2. Crater:- This is a depression located at the summit of the volcanic cone.
  3. Calders:- Sometimes because of violent volcanic explosion the entire central portion of the volcano is destroyed and only a great central depression, named a ‘caldera’ remains. The calderas may also be formed due to erosion and enlargement of the crater.
  • Lava-tunnels: the more mobile lavas of basic composition, when erupted onteh surface in the form of flows quickly consolidate and form a solid crust while the interior may still remain fluid. Under such conditions the enclosed fluid lava drain out through some weak spots lying at the periphery of the flow, forming what is known as ‘lava tunnel’.
  1. Cone in cone topography:- After an explosion destroys an existing crater, a new built smaller cone with its own crater is built up. This is known as cone in cone topography

Explosion-pits are also negative relief features of volcanoes

Volcanic products:

A volcanic eruption comprises solid, liquid and gaseous materials. Fragments of rocks ejected during an explosive eruption are called ‘pyroclastic materials’. The pyroclastic materials of various size grades are known differently as follows

  1. Volcanic blocks (or bombs):- Diameter of the fragments is always above 32 milimeters
  2. Cinder or lapilli:- Here the diameter is between 4mm to 32 mm
  • Ash:- These particles range in size between 0.25mm to 4 mm
  1. Fine-ash: Minute particles of diameter less than 0.25 mm constitute the fine ash.
  2. Tuff:- Rocks made up of ash and fine ash are known as tuffs and the welded ruffs are known as ‘Ignimbrite’.
  3. Agglomerates: Pyroclastic rocks consisting mainly of fragments larger than 20 mm in diameter, are known as agglomerates.

Other products of Volcanism

  1. Porus or spongy: Masses of solidified frothy lava is known as Pumice or Scoria. But scoria is having a little dark colour and course texture than that of pumice.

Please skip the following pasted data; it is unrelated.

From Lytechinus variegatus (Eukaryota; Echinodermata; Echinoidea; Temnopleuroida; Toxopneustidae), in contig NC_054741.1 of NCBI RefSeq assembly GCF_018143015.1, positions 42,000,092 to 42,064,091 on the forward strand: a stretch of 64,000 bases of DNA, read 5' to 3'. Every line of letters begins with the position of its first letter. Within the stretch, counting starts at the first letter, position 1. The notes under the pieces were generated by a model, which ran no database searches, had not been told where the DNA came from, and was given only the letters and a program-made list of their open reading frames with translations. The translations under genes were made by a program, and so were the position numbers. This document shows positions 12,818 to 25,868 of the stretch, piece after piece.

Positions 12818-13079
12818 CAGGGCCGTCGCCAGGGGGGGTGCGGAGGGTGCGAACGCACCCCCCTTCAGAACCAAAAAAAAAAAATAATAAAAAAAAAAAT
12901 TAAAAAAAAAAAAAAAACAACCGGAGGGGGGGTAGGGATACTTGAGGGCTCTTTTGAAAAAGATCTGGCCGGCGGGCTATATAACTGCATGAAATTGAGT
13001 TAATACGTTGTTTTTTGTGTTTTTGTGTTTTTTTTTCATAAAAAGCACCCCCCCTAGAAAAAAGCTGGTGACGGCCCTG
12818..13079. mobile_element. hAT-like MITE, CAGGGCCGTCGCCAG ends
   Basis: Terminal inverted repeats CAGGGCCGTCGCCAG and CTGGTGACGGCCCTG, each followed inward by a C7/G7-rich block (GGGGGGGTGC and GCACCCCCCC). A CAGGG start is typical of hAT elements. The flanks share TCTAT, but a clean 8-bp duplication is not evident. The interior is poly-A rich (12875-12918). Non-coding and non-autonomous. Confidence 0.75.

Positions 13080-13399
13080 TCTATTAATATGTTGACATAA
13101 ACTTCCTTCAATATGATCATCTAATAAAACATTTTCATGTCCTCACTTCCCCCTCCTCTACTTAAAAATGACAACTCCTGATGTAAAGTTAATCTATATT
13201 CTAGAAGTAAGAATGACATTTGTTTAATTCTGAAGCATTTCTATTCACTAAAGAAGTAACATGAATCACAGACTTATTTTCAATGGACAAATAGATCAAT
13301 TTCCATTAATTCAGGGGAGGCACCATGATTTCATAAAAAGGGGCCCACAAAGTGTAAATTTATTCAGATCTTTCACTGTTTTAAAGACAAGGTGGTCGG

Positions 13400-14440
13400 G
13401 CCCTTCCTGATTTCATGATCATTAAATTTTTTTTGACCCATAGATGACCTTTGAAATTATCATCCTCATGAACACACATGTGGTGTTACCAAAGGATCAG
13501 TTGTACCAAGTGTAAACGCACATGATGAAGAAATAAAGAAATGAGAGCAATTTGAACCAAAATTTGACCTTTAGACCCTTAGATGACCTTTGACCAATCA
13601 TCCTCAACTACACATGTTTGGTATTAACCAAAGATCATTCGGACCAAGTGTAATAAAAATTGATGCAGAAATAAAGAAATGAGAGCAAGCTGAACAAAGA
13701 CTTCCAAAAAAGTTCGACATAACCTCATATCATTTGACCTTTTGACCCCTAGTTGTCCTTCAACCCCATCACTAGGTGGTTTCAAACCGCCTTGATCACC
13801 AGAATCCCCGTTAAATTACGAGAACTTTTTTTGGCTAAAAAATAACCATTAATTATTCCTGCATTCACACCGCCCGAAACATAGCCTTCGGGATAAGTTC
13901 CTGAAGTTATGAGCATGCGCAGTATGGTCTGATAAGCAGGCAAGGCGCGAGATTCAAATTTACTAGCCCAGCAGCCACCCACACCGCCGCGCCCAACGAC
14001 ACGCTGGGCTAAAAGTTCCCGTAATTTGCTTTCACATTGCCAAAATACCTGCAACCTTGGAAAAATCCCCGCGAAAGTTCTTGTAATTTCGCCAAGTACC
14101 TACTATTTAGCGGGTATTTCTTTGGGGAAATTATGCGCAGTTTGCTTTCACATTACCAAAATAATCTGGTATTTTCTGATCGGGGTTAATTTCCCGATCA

2. Spilitic lava: These are albitic (soda-rich) lava and it produce pillow structure.
  3. Gaseous product:- Steam forms the most important constituent of volcanic gases and contributes nearly 90% of the total content of volcanic gases. Gases like carbon-dioxide, nitrogen Sulphur-dioxide, hydrogen-sulphite, boric acid vapours, phosphorous arsenic-vapour etc. forms a part of the volcanic gases.
  4. Nuee ardente:- An incandescent cloud of gas and volcanic ash, violently emitted during the eruption of pelean types of volcanoes.

Features Associated with the Decaying phases of Volcanism

  1. Fumaroles: – These are fissures or vents through which volcanic gases are ejected

Fumaroles emitting sulfurous vapor are called ‘Salfataras’ and those which emit carbon-dioxide and boric-acid vapor are known as Mofettes and Safoni respectively

  1. Hot Springs: These are fissures through which host water escapes. The water usually gets heated with increased temperature below, may be magnetic or radioactive heat.

Calcareous deposits formed from hot springs are known as Travertine tufa and similarly, siliceous deposits are called Siliceous sinters

  1. Geyser: – Hot springs ejecting boiling water and steam at regular intervals are geysers. Siliceous deposits formed around geysers are known as ‘geyserite’

What are Pseudo Volcanic features?

Pseudo-volcanic features:- Mud-volcanoes, meteor-craters are of non-volcanic origin and are exampes of pseudo-volcanic features.

Cause of Volcanism

  1. The release of high pressures, which build up within magma chambers below the ground surface.
  2. Accumulation of radio-active heat produces magma; of course, other factors like frictional heat and the increase of heat with depth causes the formation of magma. Their eruption on the earth’s surface causes volcanism.

Distribution of Volano

  1. They are concentrated in a narrow-belt called Circumpacific Ring of Fire. Where the volcanoes are located on the high young folded mountains.

Other volcanic areas include the scattered areas in the Pacific, particularly the Hawaiian Islands, a belt that includes Arabia, Madagascar and the rift valley of Africa, the Mediterranean belt, the volcanoes of West-indies and those of Iceland.